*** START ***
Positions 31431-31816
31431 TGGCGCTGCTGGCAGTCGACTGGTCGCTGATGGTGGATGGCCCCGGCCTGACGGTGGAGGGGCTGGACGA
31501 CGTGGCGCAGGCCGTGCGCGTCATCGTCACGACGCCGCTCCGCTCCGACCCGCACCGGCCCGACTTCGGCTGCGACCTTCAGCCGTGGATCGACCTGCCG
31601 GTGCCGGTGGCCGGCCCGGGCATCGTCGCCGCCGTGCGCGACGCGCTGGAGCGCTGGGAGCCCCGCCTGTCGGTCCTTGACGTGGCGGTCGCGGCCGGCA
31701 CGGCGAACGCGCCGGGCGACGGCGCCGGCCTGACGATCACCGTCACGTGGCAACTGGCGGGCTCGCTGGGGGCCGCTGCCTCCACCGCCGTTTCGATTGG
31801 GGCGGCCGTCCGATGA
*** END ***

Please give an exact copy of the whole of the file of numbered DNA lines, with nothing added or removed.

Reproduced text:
Positions 31431-31816
31431 TGGCGCTGCTGGCAGTCGACTGGTCGCTGATGGTGGATGGCCCCGGCCTGACGGTGGAGGGGCTGGACGA
31501 CGTGGCGCAGGCCGTGCGCGTCATCGTCACGACGCCGCTCCGCTCCGACCCGCACCGGCCCGACTTCGGCTGCGACCTTCAGCCGTGGATCGACCTGCCG
31601 GTGCCGGTGGCCGGCCCGGGCATCGTCGCCGCCGTGCGCGACGCGCTGGAGCGCTGGGAGCCCCGCCTGTCGGTCCTTGACGTGGCGGTCGCGGCCGGCA
31701 CGGCGAACGCGCCGGGCGACGGCGCCGGCCTGACGATCACCGTCACGTGGCAACTGGCGGGCTCGCTGGGGGCCGCTGCCTCCACCGCCGTTTCGATTGG
31801 GGCGGCCGTCCGATGA